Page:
Kelly Branyik, China
The sky is grey, the air damp, and a stinging cold bites at my cheeks making them a rosy pink color. I sniff in the runny nose driven by the cold and burrow in to the warmth of my winter coat. This isn’t Colorado and thankfully, it doesn’t snow in Chongqing, but still the dull skies leave a chilling feeling much like they did in Colorado. I had never lived in a place where the sun rarely came out. I could see how living in Chongqing makes people want to leave. “No human should be living in Chongqing,” my counterpart Erin had said once. “The conditions are horrible.” She was speaking in relation to the cold, the air, the abundance of mountains. I wondered where she thought it would be appropriate to live, but I didn’t ask. As I looked into the sky, I realized I had stayed stationary within the sea of people for entirely too long. A swift breeze swept across my face bringing with it the cake-sweet scent of the La Mei flower. In English, we call it Wintersweet, the only flower able to bloom sweetly in the bitter Chongqing winters. I had yet to see this flower with my own eyes, but I was told it looked like strings of golden lights against the pale winter sky. Its scent haunted me like a ghost of a former lover. I had a great longing to see it, yet it remained invisible.
Almost every day I found anxiety in teaching English. I wasn’t sure I knew what I was doing. I never dreamed I would open a new site, let alone teach at the high school level. With no language or teaching skills, the days seemed to be getting worse rather than better. I reminded myself to stop expecting so much, a reminder I would soon forget many times during my service. As I sat down in the chilly office, slipping my hands into my pockets for warmth, kids screamed obscenities as they ran through the halls and teachers chittered along the hallways in the Chongqing dialect. I felt the breeze from the open windows dance with the warmth of the AC. This is the Chinese way, to dually open the windows and use the shallow warmth of the AC.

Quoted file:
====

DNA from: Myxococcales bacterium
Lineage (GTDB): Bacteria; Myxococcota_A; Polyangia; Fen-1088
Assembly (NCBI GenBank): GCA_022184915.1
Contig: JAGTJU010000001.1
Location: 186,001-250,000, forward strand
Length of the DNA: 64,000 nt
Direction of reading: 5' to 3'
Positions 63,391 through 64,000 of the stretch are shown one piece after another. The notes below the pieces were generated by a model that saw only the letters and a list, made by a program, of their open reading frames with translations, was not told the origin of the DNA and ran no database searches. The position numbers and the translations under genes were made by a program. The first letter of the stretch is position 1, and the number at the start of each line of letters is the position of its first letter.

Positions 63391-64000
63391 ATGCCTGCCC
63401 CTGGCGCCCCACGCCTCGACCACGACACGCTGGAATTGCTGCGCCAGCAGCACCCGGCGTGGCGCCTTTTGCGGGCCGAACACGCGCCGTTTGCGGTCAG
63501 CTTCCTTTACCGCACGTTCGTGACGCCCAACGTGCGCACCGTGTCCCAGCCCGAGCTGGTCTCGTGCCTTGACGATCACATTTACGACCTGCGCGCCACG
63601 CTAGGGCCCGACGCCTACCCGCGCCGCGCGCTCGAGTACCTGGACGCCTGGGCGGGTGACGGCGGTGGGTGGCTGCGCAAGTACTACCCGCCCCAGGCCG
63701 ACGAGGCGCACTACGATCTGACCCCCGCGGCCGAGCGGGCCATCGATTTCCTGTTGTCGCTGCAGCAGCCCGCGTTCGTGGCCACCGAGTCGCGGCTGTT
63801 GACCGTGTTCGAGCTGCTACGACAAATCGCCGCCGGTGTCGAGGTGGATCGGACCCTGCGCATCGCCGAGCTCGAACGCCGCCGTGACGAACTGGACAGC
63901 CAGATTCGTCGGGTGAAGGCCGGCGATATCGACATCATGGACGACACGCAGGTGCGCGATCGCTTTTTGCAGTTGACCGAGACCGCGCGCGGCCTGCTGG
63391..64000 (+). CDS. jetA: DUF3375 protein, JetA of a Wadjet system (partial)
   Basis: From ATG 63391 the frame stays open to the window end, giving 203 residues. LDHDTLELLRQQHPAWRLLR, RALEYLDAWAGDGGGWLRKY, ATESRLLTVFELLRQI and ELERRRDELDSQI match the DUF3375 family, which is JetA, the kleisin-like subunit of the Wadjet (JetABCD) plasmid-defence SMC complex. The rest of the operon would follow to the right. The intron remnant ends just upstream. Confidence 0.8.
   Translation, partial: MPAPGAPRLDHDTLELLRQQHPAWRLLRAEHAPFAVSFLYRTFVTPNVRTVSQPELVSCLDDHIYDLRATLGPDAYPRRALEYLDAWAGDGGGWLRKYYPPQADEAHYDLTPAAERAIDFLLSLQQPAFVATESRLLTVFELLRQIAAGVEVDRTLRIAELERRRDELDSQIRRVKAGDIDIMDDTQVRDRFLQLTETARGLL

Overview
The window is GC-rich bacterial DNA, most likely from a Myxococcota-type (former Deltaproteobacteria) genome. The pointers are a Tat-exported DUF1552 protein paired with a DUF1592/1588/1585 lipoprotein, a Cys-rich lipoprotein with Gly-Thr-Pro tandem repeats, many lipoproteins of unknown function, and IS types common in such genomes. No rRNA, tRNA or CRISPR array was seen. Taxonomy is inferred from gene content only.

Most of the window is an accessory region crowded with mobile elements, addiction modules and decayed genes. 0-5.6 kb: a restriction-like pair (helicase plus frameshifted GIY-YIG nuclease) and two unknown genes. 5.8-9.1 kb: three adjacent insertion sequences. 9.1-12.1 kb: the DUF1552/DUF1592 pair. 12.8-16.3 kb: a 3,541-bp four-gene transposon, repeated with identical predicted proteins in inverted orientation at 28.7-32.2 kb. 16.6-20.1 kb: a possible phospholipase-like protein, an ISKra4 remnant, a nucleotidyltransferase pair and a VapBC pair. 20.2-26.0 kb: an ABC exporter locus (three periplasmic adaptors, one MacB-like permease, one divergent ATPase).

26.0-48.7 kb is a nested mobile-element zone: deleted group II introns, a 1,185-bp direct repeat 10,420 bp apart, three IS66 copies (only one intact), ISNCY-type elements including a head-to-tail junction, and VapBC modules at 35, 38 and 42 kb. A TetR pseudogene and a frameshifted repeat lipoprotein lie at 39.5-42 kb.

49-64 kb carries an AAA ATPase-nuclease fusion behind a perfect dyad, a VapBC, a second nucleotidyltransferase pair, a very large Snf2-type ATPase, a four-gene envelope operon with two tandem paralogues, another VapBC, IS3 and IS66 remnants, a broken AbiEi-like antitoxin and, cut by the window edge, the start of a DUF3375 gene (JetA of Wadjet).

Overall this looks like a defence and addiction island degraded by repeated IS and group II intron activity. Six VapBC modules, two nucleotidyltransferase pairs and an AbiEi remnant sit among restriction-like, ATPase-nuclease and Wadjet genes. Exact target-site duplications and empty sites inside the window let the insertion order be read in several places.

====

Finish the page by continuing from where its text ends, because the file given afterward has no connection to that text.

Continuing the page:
I opened my email to see a message from my Program Manager, Sandy. I had sent her an email earlier voicing my struggles with teaching and integrating. She kept a close eye on me, like a mother would, and I soon started to call her Momma Sandy. She came to visit my site often, smiling pleasantly and laughing to ease my worried heart. For months I could never figure out why she placed me, the least qualified of all, here. The thought troubled me any time I was left with my own thoughts. In her email, she voiced her hopes for me and her complete faith that this was where I needed to be. “You are like the La Mei flower,” she said, “growing beautifully and thriving even in the coldest of winters.” Her words brought me to tears in the emptiness of my office. I felt helpless and alone as I wept at her kindness, how the Wintersweet flower did seem to resemble me in the very moment, and how I wished more than anything I could fall into the arms of my parents. I couldn’t see her faith in me a year ago but still, I carried her words with me like a little kid’s lucky penny. It was only a few weeks later that some kind acquaintances appeared on my doorstep to give me two 3-foot high bundles of Wintersweet. And the symbolism would soon leave its mark deeper within my heart that I ever thought possible.
These days, the autumn air is uncertain of whether it should be hot or cool. Regardless, I sweat through most of the 100-degree weather as I begin my second year as a Peace Corps China volunteer. I find ease in speaking the language, occasionally slipping in bits of dialects for kicks and giggles. The fear of failure has lost its place in my life and I find that I look forward to the challenges within the bitter Chongqing winter. The Colorado girl in me begins to ignore the challenges that were once present, stealing minutes in daydreams imagining the sensation of bundling beneath scarves and layers of clothing, sipping Starbucks coffee over my Chinese textbook, occasionally glancing out the large windows to watch small children prance about the square with their grandparents slowly behind them. These very daydreams enticed me into the thought that this second year would certainly be better than the last, regardless of what others would say.
After a year, Peace Corps stopped being Peace Corps and started being life. Each day I do the same mundane things. I share conversation with friends over coffee, I go shopping, read books, listen to music, lay around on my couch, work hard to make an influence, kiss all the adorable babies, call my mom and dad. The difference is, I’m not in the US anymore. And when Momma Sandy comes to visit me now, it is all smiles and hugs that lift me from the ground as she tells me, “I knew all along you could do this. There wasn’t a doubt in my mind.”
As the winds change and the skies threaten Chongqing with darkness, somewhere the golden strings of La Mei will again blossom, against all odds, underneath the shady skies, bringing that intense sweetness I long to breathe in during my walks home from the day’s unique adventure. And with each breath, a new golden bud will glow standing bright against the grey, and I’ll yet again be like the La Mei.
Categories: Outside Perpective